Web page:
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a lightweight Slackbot framework for Python

Project description

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Description

Gendo is a lightweight Slackbot framework that abstracts away all the boilerplate code required to write bots, allowing you to focus on the problem at hand.

Installation

  1. In a new project folder for your bot:
$ mkdir myslackbot
$ cd myslackbot
  1. Install gendobot from pypi.
$ pip install gendobot
  1. Next make another file for your bot’s logic:
$ touch mybot.py
  1. Also in your favourate text editor, edit mybot.py with the following:
#!/usr/bin/env python
# -*- coding: utf-8 -*-
from gendo import Gendo
gendo = Gendo("xoxb-1234567890-replace-this-with-token-from-slack")


@gendo.listen_for('morning')
def morning(user, message):
    return "mornin' @{user.username}"

if __name__ == '__main__':
   gendo.run()
  1. Now try running it, run the following command then say “morning” in Slack.
$ python mybot.py

Basic Usage

To start your project, you’ll first need to import gendo by adding from gendo import Gendo to the top of your file.

Next you’ll need to create an instance of Gendo and configure your Slack token. This can be done using a yaml config file or passing it explicitly to the initialization.

# Option 1: YAML config:
import os
from gendo import Gendo

path = os.path.dirname(os.path.abspath(__file__))
path_to_yaml = os.path.join(path, 'config.yaml')
gendo = Gendo.config_from_yaml(path_to_yaml)
# Option 2: Hardcoded slack token
from gendo import Gendo
gendo = Gendo("xoxb-1234567890-replace-this-with-token-from-slack")

Now its time to write your response functions, these functions get wrapped with the listen_for decorator, which registers a pattern to watch the slack conversation for and which python method should handle it once its said.

In the following example, the method is setup to listen for the word “cookies”. Notice that the decorator passes two arguments to the function, first the user object which contains information about the user who triggered the event (in this case the Slack user who said the word cookies) and message, which is a string of the complete message.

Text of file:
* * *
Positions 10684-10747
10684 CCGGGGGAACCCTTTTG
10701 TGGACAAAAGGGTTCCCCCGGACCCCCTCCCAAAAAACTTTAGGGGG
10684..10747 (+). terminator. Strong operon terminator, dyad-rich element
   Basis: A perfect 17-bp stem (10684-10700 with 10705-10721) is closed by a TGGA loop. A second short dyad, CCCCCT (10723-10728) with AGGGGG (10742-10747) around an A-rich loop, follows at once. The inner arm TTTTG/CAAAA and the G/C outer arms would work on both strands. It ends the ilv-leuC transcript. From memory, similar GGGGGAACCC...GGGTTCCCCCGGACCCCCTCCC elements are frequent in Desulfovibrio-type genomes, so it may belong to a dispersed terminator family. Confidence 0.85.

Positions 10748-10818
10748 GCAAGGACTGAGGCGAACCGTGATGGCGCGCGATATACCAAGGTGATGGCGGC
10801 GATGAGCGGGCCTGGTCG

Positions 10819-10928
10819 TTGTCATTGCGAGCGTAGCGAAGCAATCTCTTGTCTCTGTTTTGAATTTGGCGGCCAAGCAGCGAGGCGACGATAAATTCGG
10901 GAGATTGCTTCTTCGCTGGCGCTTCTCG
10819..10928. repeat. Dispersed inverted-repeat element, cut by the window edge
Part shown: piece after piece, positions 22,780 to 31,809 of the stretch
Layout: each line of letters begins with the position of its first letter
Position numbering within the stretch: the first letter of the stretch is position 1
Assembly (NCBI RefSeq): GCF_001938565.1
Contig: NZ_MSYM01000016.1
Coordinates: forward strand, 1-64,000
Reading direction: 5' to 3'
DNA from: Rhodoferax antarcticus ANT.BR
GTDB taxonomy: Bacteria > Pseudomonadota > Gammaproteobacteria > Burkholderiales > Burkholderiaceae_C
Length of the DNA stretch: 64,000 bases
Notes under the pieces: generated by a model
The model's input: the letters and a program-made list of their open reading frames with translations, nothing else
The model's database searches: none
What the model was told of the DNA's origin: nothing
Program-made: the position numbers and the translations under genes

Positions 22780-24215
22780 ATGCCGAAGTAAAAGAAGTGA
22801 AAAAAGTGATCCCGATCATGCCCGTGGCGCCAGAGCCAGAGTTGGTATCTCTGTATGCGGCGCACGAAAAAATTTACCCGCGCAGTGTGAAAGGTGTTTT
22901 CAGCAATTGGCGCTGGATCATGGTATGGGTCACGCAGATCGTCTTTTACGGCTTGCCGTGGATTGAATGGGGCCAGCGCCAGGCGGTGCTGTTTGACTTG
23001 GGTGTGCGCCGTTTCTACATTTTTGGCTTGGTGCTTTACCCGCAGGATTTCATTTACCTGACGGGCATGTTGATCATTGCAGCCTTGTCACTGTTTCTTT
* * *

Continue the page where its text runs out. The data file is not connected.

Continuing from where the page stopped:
@gendo.listen_for('cookies')
def cookies(user, message):
    # do something when someone say's "cookies" here.

You can also set more complicated rules with callables, and you can stack them! Here’s an example.

def nicks_joke_rule(name, message):
    is_nick = name == 'nficano'
    is_telling_a_joke = message.lower().count('knock') == 2
    return is_nick and is_telling_a_joke


def bens_joke_rule(name, message):
    is_ben = name == 'johnbenjaminlewis'
    is_telling_a_joke = message.lower().count('knock') == 2


@gendo.listen_for(nicks_joke_rule)
@gendo.listen_for(bens_joke_rule)
def another_joke(name, message):
    if name == 'johnbenjaminlewis':
        return '@johnbenjaminlewis, nice try. But no.'
    elif name == 'nficano':
        return "@here Nick's telling a joke! Who's there?!?"

Finally your script needs to sit inside a loop, monitor whats said in a slack channel and respond to the messages accordingly. To do this we add the following to the end of your script:

if __name__ == '__main__':
   gendo.run()

Crontab

Sometimes you’ll run into situations where you want Slack messages to be sent periodically rather than in direct response to a keyword, for this Gendo ships with a single-threaded Python implementation of Cron.

Let’s pretend we want to send a message to everyone in a channel every five minutes, simply add the following to your mybot.py file:

@gendo.cron('*/5 * * * *')
def some_task():
    gendo.speak("Hay Ride!", "#general")

See https://en.wikipedia.org/wiki/Cron#Configuration_file for more details on crontab syntax.

Development

Development of “gendo” is facilitated exclusively on GitHub. Contributions in the form of patches, tests and feature creation and/or requests are very welcome and highly encouraged. Please open an issue if this tool does not function as you’d expect.

How to release updates

If this is the first time you’re releasing to pypi, you’ll need to run: pip install -r tests/dev_requirements.txt.

Once complete, execute the following commands:

git checkout master

# Increment the version number and tag the release.
bumpversion [major|minor|patch]

# Upload the distribution to PyPi
python setup.py sdist bdist_wheel upload

# Since master often contains work-in-progress changes, increment the version
# to a patch release to prevent inaccurate attribution.
bumpversion --no-tag patch

git push origin master --tags

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